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Key Words: Financial agreements; de facto partners; Part VIIIA and Part VIIIAB financial agreement; the validity of the certificate of legal advice
In Piper & Mueller  FamCAFC 241 (18 December 2015) the Full Court of the Family Court (Ryan, Murphy & Aldridge JJ) heard an appeal against Judge Willis’ decision in Piper & Mueller  FCCA 2659.
This appeal addressed the issue of having two separate agreements co-exist within one document. It was put forward by Piper that a de facto agreement pursuant to s 90UC o the Family Law Act 1975 could not exist within the same document as an agreement upon marriage pursuant to s 90B. Ryan & Aldridge JJ provided detailed reasoning to the contrary for dismissing Mr. Piper’s appeal. They found that whilst both agreements could be found to co-exist in the same document, it was clarified that only one agreement would have an operative effect at any given time, therefore, upon marriage the de facto agreement would cease to have an effect.
The reasoning at First Instance
At first instance, it was held that an agreement made under both s 90UC and s 90B of the Family Law Act 1975 binding under s 90UJ (1A). Mr Piper unsuccessfully argued that the agreement could not have been validly made pursuant to both sections of the Act, therefore, the agreement was defective as the certified legal advice referred to the “advantages or otherwise” of the agreement as opposed to “the advantages and disadvantages” of entering into the agreement required by s 90UJ.
The reasoning at the Appeal
Ryan & Aldridge JJ expressed that there was no apparent issue between people being in a de facto relationship and also contemplating marriage. Subject to certain provisions of the Family Law Act it was possible to have a single agreement deal with the distribution of their assets upon the breakdown of their de facto relationship or the ending of their subsequent marriage. Both judges were, however, of the view that financial agreements under Parts VIIIA and VIIIAB are different.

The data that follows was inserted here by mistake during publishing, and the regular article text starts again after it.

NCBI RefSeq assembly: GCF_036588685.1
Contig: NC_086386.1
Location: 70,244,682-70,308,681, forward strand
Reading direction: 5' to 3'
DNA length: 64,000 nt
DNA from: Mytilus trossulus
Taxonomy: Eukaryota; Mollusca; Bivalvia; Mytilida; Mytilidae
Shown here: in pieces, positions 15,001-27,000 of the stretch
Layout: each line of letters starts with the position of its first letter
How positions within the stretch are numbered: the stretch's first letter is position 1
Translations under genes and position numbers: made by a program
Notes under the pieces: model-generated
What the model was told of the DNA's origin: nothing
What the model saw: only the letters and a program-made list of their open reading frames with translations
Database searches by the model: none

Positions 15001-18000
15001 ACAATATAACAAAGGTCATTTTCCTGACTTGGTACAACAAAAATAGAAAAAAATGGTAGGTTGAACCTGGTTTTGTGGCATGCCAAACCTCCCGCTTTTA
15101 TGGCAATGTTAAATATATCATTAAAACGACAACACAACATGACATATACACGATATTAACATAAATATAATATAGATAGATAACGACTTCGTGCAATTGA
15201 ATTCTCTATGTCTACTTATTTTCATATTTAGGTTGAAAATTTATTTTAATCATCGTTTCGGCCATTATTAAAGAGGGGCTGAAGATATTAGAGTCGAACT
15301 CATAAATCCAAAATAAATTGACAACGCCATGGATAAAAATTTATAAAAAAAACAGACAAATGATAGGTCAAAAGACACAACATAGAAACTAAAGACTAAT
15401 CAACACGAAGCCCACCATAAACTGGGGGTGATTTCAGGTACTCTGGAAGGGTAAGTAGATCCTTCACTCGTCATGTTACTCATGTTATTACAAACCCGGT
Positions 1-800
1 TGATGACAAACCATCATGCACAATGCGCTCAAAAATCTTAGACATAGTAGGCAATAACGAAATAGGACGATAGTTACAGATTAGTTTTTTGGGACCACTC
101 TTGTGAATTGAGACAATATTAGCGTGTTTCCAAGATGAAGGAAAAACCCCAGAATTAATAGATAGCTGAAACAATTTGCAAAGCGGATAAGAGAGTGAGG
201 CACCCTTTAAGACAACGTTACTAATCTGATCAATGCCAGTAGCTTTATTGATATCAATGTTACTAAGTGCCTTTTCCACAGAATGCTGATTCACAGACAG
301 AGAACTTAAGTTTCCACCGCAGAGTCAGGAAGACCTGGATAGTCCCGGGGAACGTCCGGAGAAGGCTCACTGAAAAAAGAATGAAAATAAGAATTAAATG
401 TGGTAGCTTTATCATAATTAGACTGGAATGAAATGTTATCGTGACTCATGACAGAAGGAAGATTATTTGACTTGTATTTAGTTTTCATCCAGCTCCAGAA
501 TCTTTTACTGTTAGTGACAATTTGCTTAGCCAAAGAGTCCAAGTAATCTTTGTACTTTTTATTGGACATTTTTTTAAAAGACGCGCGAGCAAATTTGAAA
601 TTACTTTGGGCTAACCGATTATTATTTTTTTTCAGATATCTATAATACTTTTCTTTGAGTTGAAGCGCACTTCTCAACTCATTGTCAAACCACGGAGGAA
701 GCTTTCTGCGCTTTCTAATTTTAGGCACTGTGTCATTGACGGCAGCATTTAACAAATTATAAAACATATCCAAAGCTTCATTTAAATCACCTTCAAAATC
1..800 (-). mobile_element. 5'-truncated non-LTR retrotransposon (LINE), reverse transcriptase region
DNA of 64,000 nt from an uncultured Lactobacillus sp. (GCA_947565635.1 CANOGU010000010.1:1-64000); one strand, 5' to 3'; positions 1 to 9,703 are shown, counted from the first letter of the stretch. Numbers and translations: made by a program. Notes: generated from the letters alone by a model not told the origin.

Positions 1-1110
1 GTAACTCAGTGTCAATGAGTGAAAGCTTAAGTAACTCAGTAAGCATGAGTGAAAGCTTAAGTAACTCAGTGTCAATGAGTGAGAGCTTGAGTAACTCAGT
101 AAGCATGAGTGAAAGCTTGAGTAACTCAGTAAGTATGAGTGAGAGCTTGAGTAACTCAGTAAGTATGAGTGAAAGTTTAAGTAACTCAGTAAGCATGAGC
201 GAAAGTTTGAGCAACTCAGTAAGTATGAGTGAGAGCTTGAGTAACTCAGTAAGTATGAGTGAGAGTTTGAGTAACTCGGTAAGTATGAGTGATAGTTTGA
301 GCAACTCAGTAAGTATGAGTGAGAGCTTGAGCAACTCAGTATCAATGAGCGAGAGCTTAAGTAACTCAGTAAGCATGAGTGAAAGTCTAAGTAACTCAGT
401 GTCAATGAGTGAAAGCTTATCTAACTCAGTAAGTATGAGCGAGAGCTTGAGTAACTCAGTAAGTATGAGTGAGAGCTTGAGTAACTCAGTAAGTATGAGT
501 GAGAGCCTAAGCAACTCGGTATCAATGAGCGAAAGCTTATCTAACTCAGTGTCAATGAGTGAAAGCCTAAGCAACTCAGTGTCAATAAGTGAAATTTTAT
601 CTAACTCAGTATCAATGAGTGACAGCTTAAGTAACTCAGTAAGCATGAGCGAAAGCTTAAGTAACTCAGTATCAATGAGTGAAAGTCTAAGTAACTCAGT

It was evident in this case the parties were in a de facto relationship and accordingly entitled to enter into a financial agreement under s 90UC. In addition to this, they were contemplating marriage which further entitled them to enter into a binding financial agreement pursuant to s 90B. The pivotal fact in relation to these circumstances is that the two financial agreements can exist concurrently and in one document.
This was reinforced by the fact that only one of these financial agreements could have an operative effect at any one time. This is demonstrated as the s 90B financial agreement would operate in the event of a marriage breakdown in accordance with s 90B (2) (a), which requires a prior marriage to have existed.
Alternatively, an agreement under s 90UC ceases to be binding on parties getting married in accordance with s 90UJ (3). Ryan & Aldridge JJ expressed the view that it is possible for both agreements to co-exist, however, upon entering in to a marriage, the operation of the de facto agreement pursuant to s 90UC becomes null and void, leaving the s 90B financial agreement operational. This indicates that the two agreements are complementary as opposed to exclusionary as both may be binding on parties at the time of execution, however, only one can have an operative effect at any given time.
Decision at the Full Court
Ryan & Aldridge JJ further addressed the issue of providing different types of advice in accordance with each agreement. They were both of the views that there was no reason why both types of advice could not be given to a party prior to signing a document containing both s 90UC and s 90B agreements. Murphy J delivered different reasoning but agreed that “nothing within the legislation precludes a financial agreement from including both s 90B and s 90UC agreements”. On this basis, the appeal was dismissed with costs.